I had my checking account at eastern fcu now space coast. In 2006 I got an auto loan and in 2007 I was laid off and recving unemployment therefore it cause me to be last on my loan payment. on 2 occassion the CU when into my bank acct and with drew fund to pay the loan without my authorization and cause my acct to become overdrawn. In addition, to that they repossed my car for being late stating that my loan was too new (1 year) and that is why it was reposses. Now after 5 years, this week I receive a letter from a collection agency for $26,000 they sold my car for only $11,000 and want me to pay the $26,000. Do I have any recourse and can I sue them?
From the facts you state in your question, there are actually three separate problems to be addressed: 1) Do you have the right to file a lawsuit against the credit union? Depending on some additional information from you, the answer is probably YES there are several types of claims you may have. 2) Do you owe the credit union money as is being claimed by the collection agency? Probably NO. 3) What should you do about the collection agency contacting you about this claim for payment? Have a qualified attorney respond in writing to the collection agency. If you decide to do that yourself immediately write back to the collection agency by "certified mail with a return receipt requested" ( a green postcard you fill out at the post office when you mail the certifed letter ) demanding that they produce to you proof of the "debt", state that you deny that you owe the money (do not say why). It would be best if you do not discuss the matter with the collection agency in your letter or on the telephone until you first consult with a qualified attorney. If they start to harrass you hire a lawyer to deal with them. Also, get a print-out of your up-to-date credit report from each of the three major credit bureaus to see if this matter has been adversely reported, as this may be useful for your lawsuit. I would advise you to seek counsel from a qualified lawyer before discussing any type of settlement or payment arrangements with the credit bureau or the collection agency. If you decide to retain a lawyer to help you with all of this, feel free to contact me. You can read my profile on AVVO. Best of luck.
This is not unusual with accounts at credit unions. You need to read the loan and account agreements that you signed. Most credit unions have a cross-collateral and cross-default provision, that says if you default on a loan, that they can take money from other accounts to satisfy the loan, or make the payments, or if you default on a personal loan, that they can repo your car that is under a separate car loan.
However, you may be entitled to some relief, because after the repo, they must send you a proper notice of their intent to sell the collateral, and after the sale they must send you a notice of any deficiency or surplus from the sale. If they fail to follow these laws about repossession, they can be liable for a wrongful repo, and you may be eligible to collect damages.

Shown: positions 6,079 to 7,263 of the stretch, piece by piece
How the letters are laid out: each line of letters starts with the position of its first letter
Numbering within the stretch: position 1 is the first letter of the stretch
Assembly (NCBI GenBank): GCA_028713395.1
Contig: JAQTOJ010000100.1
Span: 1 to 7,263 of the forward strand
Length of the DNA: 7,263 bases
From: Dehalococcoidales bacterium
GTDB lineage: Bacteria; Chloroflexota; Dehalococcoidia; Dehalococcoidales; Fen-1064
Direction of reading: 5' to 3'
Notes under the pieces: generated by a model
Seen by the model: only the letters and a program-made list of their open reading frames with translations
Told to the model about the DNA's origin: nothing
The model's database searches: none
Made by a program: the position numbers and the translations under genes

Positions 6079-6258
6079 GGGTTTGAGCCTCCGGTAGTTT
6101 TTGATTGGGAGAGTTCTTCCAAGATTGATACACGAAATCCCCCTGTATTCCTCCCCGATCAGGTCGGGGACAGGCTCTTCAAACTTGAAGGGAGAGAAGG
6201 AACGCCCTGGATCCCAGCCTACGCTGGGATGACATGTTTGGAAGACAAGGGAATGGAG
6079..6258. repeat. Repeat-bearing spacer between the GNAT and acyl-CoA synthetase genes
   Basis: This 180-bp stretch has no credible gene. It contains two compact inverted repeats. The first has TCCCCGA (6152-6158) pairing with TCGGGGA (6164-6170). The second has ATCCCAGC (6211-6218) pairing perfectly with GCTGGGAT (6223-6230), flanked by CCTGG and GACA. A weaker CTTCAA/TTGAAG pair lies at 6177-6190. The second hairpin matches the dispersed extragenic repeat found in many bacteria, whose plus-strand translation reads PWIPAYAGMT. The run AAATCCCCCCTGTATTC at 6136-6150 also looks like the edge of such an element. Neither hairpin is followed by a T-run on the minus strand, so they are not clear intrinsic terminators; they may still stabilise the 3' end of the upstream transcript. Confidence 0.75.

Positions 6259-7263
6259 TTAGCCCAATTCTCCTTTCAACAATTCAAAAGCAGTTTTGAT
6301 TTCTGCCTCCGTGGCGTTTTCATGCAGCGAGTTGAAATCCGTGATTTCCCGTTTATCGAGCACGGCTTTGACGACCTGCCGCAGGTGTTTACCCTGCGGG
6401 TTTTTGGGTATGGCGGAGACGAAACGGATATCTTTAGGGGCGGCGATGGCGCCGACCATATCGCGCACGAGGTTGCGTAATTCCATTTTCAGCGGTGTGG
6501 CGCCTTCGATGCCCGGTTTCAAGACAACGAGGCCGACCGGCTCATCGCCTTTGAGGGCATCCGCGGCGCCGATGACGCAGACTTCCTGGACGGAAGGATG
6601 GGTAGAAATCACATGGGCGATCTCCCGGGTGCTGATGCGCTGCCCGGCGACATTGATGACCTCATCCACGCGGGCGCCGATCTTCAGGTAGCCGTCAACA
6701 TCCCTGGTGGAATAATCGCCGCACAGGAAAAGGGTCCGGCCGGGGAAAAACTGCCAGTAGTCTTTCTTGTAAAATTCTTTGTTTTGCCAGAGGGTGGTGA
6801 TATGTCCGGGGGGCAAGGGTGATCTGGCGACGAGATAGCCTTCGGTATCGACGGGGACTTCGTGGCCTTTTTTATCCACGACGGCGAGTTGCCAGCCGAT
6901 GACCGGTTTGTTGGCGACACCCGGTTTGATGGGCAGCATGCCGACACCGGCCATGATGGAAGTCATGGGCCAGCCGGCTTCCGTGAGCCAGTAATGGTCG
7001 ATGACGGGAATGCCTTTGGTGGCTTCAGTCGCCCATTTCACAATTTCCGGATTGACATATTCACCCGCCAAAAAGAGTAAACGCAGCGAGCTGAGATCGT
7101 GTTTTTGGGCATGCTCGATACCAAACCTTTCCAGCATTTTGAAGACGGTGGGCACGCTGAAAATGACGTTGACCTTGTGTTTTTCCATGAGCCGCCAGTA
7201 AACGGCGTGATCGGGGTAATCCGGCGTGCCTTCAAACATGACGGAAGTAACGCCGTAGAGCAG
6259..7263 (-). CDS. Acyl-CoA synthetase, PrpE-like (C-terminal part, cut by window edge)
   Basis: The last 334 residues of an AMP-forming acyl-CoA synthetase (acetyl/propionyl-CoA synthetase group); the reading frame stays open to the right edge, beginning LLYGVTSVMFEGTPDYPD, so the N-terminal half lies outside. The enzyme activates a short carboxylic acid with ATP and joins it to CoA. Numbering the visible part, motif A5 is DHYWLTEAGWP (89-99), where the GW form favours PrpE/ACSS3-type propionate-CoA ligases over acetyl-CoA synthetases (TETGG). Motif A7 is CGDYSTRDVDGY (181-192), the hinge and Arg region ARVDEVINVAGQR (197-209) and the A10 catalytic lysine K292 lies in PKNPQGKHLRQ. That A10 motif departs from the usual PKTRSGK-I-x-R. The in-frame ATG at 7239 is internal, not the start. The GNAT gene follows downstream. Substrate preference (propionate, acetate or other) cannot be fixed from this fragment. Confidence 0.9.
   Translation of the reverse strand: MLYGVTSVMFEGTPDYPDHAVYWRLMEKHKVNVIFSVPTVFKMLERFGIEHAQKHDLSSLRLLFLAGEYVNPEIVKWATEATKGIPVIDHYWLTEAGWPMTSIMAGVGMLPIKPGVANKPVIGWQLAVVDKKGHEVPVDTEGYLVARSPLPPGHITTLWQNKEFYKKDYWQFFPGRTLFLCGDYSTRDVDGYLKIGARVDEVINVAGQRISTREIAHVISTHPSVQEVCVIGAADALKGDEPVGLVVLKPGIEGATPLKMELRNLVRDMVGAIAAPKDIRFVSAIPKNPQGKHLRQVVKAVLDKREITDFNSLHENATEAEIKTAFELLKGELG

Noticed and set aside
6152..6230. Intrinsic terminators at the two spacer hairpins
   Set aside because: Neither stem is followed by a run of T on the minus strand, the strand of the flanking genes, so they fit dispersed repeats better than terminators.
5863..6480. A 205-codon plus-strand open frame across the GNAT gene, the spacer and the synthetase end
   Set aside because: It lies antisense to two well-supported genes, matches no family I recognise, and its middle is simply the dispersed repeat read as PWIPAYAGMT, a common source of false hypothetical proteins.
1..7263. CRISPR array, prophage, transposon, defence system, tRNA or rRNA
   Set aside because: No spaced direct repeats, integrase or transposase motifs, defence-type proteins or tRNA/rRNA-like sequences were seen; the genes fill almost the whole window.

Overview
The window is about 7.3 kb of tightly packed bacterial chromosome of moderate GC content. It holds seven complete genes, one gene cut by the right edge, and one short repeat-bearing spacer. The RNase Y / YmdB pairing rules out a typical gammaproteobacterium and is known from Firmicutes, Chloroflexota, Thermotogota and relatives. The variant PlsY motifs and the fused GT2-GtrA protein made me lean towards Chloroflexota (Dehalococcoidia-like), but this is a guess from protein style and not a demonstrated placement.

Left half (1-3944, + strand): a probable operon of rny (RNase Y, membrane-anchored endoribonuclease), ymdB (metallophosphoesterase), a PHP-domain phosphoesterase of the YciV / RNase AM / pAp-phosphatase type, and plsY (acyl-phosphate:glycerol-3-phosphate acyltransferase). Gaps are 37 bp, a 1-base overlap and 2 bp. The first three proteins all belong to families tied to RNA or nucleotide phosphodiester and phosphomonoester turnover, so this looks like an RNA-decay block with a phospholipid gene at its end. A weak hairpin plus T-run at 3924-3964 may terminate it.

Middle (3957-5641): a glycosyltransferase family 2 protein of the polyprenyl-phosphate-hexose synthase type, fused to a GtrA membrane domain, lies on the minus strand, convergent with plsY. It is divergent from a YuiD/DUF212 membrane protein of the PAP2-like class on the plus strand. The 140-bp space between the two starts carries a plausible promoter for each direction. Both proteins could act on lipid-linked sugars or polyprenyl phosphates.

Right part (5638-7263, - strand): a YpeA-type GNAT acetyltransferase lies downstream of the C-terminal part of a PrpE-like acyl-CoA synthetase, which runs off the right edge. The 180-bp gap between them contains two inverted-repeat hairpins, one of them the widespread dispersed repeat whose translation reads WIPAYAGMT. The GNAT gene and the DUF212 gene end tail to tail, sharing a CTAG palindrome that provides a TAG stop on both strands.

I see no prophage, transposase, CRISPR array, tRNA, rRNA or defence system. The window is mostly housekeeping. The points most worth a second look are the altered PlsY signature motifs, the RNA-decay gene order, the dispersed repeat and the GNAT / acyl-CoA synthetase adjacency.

You need to consult with a consumer advocate attorney in your area, or view my profile on Avvo.
Your question does not present enough of the facts to give you a complete opinion and I cannot determine whether or not you do or do not have any legally sufficient and factually supported claims that may or may not entitle you to a recovery. Most importantly, an attorney would need to first review the terms of your auto loan agreement before being able to advise you.
But, based upon my experience, your lender would probably be entitled under that agreement to exercise setoff rights against your bank account if you breached the agreement by non-payment of the loan when due. Accordingly, the bank had a right by contract (which you did agree to in the account opening documentation, which you may or may not have read) to withdraw the funds in your account and apply them to your outstanding loan (if the loan was in default, which you admit it was). Further, a typical provision of such a loan is that the lender can repossess the collateral for the loan (i.e. your auto), sell it, and then come after you for the deficiency amount (i.e. the difference between the principal balance of your loan and what it sold for, probably at an auction where the values were depressed). Based just upon the facts given, I do not see any basis for you to sue the lender. In terms of other recourse, you always have the right to file for bankruptcy protection. The default on your loan is probably already a black mark on your credit and you may want to check your credit rating to confirm that. If you feel a moral obligation to repay the loan, you can work out a payment plan with the collection agency. Alternately, if your personal finances permit it, you may be able to work out repayment of a lesser amount than the full amount due in exchange for a lump sum payment or other mutually convenient terms you can reach with the collection agency.
Finally, you should be advised that there are important time deadlines called statutes of limitation that would govern your right to sue the lender, if this is the course of action you want to take. In Florida, most claims are subject to a four year statute of limitations (five years for breach of a written contract). If you file too late, your claims may be forever time barred and you may not be able to recover an award of damages. Assuming you breached the agreement in 2007 when you lost your employment and that is the same year when your lender took the actions specified, your time period to sue may be expiring this year, 2012.
Property repossession can happen if you are behind in your payments. Creditors are not required to send notice before they repossess your property or vehicle.
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